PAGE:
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Biological classification L PengoSpeciesGenusFamilyOrderClassPhylumKingdomDomainLife

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The hierarchy of biological classification's major eight taxonomic ranks. Intermediate minor rankings are not shown.
File:Elephants in Kenya.jpg

A taxon (plural: taxa) is a group (of one or more) of organisms, which a taxonomist adjudges to be a unit. Usually a taxon is given a name and a rank, although neither is a requirement. Defining what belongs or does not belong to such a taxonomic group is done by a taxonomist. It is not uncommon for one taxonomist to disagree with another on what exactly belongs to a taxon, or on what exact criteria should be used for inclusion. Taxonomists sometimes make a distinction between "good" (or natural) taxa and others that are "not good" (or artificial). Today it is common to define a good taxon as one that reflects presumptive evolutionary (phylogenetic) relationships, but this too is not in itself a requirement.

The Glossary of the International Code of Zoological Nomenclature (1999) defines a

  • "taxon, (pl. taxa), n.
A taxonomic unit, whether named or not: i.e. a population, or group of populations of organisms which are usually inferred to be phylogenetically related and which have characters in common which differentiate (q.v.) the unit (e.g. a geographic population, a genus, a family, an order) from other such units. A taxon encompasses all included taxa of lower rank (q.v.) and individual organisms. [...]"

But there are other definitions. A taxon may be given a formal name, a scientific name. Such a scientific name is governed by one of the Nomenclature Codes, which sets out rules to determine which scientific name is correct for that particular grouping.

Ranks Edit

A taxon can be assigned a rank, usually (but not necessarily) when it is given a formal name. The rank of a given taxon is not necessarily fixed, but can be altered later by another (or the same) taxonomist.

"Phylum" applies formally to any biological domain, but traditionally it was always used for animals, whereas "Division" was traditionally often used for plants, fungi, etc.

Biological classification L PengoSpeciesGenusFamilyOrderClassPhylumKingdomDomainLife

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The hierarchy of biological classification's major eight taxonomic ranks. Intermediate minor rankings are not shown.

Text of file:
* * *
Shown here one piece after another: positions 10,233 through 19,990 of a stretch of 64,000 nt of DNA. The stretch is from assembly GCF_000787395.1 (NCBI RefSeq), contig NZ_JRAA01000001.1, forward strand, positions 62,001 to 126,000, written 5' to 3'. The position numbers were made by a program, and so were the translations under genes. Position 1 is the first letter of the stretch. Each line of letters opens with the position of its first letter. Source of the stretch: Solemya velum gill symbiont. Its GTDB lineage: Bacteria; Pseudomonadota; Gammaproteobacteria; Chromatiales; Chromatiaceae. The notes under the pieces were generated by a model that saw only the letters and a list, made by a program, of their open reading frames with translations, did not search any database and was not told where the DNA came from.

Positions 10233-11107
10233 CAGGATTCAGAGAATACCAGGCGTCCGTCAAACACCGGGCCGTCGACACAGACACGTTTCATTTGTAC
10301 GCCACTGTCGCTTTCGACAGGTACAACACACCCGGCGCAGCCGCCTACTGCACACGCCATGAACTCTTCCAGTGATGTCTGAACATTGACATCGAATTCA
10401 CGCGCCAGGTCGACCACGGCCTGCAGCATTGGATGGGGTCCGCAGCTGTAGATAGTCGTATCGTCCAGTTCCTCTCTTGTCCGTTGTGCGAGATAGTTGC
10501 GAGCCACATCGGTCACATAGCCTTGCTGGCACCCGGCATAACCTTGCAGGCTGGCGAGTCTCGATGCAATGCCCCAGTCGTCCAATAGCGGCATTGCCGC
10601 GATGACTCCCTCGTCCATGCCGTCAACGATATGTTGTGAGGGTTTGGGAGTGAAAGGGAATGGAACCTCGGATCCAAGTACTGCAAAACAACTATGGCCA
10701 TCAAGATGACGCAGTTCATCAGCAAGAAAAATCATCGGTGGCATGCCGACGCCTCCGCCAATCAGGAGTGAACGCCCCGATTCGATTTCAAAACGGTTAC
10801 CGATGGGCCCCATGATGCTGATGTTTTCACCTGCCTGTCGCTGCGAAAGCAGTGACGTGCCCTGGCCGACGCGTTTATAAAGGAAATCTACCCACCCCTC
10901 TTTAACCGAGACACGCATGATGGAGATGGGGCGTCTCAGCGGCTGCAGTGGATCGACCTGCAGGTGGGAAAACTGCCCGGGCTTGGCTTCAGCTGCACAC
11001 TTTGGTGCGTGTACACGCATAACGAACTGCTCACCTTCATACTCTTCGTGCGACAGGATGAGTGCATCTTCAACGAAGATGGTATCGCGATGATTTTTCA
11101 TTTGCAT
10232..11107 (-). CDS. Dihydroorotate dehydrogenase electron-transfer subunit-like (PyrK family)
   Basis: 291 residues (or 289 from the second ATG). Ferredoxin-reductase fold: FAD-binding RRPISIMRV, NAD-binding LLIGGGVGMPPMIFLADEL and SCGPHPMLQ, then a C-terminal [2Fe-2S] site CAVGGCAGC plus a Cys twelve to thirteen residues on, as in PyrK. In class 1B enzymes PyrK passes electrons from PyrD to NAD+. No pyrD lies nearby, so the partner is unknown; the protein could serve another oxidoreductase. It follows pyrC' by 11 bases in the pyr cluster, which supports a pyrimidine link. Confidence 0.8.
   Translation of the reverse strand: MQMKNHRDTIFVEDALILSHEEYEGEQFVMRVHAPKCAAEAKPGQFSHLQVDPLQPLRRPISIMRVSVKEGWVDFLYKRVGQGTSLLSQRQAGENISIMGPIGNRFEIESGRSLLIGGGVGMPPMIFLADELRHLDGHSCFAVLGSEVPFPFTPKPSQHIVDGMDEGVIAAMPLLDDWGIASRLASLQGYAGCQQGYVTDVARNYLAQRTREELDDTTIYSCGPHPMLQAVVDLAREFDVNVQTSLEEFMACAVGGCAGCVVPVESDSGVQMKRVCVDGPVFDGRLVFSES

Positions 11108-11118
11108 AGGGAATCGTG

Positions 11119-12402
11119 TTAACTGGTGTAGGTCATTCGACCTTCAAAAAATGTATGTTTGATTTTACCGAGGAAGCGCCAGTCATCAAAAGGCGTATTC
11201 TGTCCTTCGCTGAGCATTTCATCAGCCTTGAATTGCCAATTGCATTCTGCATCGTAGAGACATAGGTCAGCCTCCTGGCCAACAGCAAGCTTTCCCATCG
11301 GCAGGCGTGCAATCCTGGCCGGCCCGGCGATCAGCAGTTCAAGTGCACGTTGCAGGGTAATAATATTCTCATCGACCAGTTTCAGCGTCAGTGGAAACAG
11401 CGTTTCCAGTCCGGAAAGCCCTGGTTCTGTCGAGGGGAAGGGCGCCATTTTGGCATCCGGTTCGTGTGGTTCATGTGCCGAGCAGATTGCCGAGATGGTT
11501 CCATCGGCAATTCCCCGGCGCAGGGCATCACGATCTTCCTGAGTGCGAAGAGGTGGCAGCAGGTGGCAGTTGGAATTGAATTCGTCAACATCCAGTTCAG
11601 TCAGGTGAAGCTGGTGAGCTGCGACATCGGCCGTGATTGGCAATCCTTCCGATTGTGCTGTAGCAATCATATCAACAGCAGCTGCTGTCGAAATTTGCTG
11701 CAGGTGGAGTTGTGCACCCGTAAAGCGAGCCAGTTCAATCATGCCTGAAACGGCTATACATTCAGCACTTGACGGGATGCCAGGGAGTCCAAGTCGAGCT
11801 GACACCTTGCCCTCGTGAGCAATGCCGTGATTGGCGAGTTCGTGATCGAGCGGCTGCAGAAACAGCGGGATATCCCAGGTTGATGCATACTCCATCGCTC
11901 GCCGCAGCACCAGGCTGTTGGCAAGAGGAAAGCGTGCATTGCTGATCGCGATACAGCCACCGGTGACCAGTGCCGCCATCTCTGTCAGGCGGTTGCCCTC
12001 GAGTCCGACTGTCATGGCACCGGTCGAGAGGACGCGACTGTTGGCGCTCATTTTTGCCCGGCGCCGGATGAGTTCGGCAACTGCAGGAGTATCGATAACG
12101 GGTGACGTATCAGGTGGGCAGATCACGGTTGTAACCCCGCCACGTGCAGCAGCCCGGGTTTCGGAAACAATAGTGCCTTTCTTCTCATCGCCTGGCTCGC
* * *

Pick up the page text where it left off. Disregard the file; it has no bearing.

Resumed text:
A simple mnemonic phrase to remember the sequence of taxonomic levels is: "Dignified Kings Play Chess On Fine Green Silk"; another, highly expedient example is "King Philip's Class Orders the Family Genius to Speak" or "Dumb King Philip Crawled Over Five Girl Scouts" or "King Phillip Came Over From Germany Stoned" or "Keep Pots Clean Or Family Gets Sick."

A prefix is used to indicate a ranking of lesser importance. The prefix super- indicates a rank above, the prefix sub- indicates a rank below. In zoology the prefix infra- indicates a rank below sub-. For instance:

Superclass
Class
Subclass
Infraclass

Rank is relative, and restricted to a particular systematic schema. For example, liverworts have been grouped, in various systems of classification, as a family, order, class, or division (phylum). The use of a narrow set of ranks is challenged by users of cladistics; for example, the mere 10 ranks traditionally used between animal families (governed by the ICZN) and animal phyla (usually the highest relevant rank in taxonomic work) often cannot adequately represent the evolutionary history as more about a lineage's phylogeny becomes known. In addition, the class rank is quite often not an evolutionary but a phenetical and paraphyletic group and as opposed to those ranks governed by the ICZN, can usually not be made monophyletic by exchanging the taxa contained therein. This has given rise to phylogenetic taxonomy and the ongoing development of the PhyloCode, which is to govern the application of taxa to clades.

See alsoEdit

References Edit

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